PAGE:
Where to start with traveler safety

May 1, 2020 Amanda Greenwood

Traveler safety should be number one priority for anyone managing business travel. It’s not just about large events like a health crisis or natural disaster; a traveler might be involved in a road traffic accident or get into trouble while entertaining clients. In any of these scenarios, it is important that your organization has a strategy and processes in place to make sure employees are safe.

Safety is often referred to as duty of care in the business travel industry. Regulations have made organizations more accountable for looking after travelers when they are on a business trip, but any strategy should go beyond a tick box exercise. 


Know where your travelers are

In times of uncertainty or crisis, it is important to know where your travelers are. Most travel buyers and TMCs use a travel risk specialist, such as WorldAware or International SOS, to help manage travel risk. They do this by matching data feeds showing where risks are, to travel data booked through the TMC or online booking tool. This way, travel managers can see how many travelers are in a country or city.  

At Travel and Transport, our Command Center monitors various news, weather and security sources for threats and disruption. If there is an emergency, affected travelers receive an email and push notification on our Dash Mobile app.


Get travel bookings in one place

Monitoring travelers’ whereabouts is significantly more difficult if you do not have mandated channels where employees book and manage travel. When employees are booking travel across different websites or companies, it is challenging, and time-consuming, to get their location information quickly in an emergency. It means that you do not truly know where your travelers are.

This is part of the reason why many organizations work with travel management companies and travel booking tools. When you mandate a travel policy and enlist preferred suppliers, the company gets better visibility over where travelers are at any given time, as the trip data is in one place. Procuring the suppliers is just one part of it though; the implementation will involve a lot of communication and guidance to your traveling employees.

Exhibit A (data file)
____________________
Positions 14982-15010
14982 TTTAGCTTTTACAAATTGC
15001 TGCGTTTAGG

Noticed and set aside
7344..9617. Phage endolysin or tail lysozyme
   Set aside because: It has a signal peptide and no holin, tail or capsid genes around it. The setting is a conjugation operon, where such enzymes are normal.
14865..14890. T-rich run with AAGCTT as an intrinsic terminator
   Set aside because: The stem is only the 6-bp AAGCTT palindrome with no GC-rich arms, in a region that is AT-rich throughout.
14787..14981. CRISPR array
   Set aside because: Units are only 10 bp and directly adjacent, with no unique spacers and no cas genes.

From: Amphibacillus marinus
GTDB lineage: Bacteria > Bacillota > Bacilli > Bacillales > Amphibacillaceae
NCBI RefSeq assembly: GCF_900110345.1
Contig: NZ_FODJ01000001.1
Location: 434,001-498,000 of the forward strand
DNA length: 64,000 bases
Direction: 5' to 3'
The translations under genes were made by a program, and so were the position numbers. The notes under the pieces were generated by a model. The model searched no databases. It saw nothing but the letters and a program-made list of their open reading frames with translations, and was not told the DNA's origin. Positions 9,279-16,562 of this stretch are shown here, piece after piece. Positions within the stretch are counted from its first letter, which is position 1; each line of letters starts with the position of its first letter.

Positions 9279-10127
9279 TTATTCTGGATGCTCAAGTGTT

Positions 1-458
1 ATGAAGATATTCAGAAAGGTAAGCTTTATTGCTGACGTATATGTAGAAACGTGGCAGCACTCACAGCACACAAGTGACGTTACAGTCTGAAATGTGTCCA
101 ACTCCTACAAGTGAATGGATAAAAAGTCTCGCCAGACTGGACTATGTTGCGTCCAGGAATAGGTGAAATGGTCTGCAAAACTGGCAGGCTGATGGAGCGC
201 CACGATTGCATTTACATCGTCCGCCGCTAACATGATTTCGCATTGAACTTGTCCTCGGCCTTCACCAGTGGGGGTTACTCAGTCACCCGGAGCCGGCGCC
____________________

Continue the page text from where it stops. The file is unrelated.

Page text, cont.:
Involve other departments

With any strategy it is important to involve other departments. When it comes to travel safety, you will want to engage with these groups.

  • Security/risk will advise on steps to take. Get a list of key locations for your business and assess the risks – for some destinations you may need to take extra security steps.
  • HR will have a hand in the travel policy, so this extends to duty of care too. 
  • Legal will know where you stand with regulations and insurance.
  • Marketing/communications can help get the message out and with the right phrases.
  • Your company’s most frequent travelers will provide insight into what the policy is like in practice, and where they might feel vulnerable.


Communicating in a crisis

How would you contact your travelers if there is an incident? How will they contact you if they find themselves in trouble? Think about two-way communication channels.  

When travelers are on the road, their mobile phone will be their main point of contact. Email, SMS and apps will be the main sources of getting vital information to them. The messaging will vary depending on the situation and what you want the traveler to do as a result. Your security/risk team can help identify risks and tier them, so your crisis communications can match the severity of the situation. Often a travel management company will have an automated messaging system, such as Bolt Alerts.

To communicate with travelers, you will need their most up to date contact information. It is important that their HR/travel profiles are kept up to date, including next of kin should they need to be informed of the situation.


Think about company nuances and trip briefings

The travel risk strategy needs to match the nuances of your travel policy.

For example, do you often see travelers extending their business travel trips so they have their own leisure time? Where do you stand legally if something happens to them while they are on the leisure part of the trip?

Buyers will need to work with the risk/safety team to provide detailed trip briefings. Even when travelers are visiting cities like New York or Paris, you should make them aware of areas to avoid or cultural nuances.

While some of the information might seem like common sense, it is worth reiterating. When people travel, particularly overseas, they loosen their inhibitions and do things they may not otherwise.

Duty of care programs need consistent evaluation to ensure your company has all the necessary precautions in place. Your travel management company has a responsibility to help you ensure your travel program fits with your travel policy and organizational culture.

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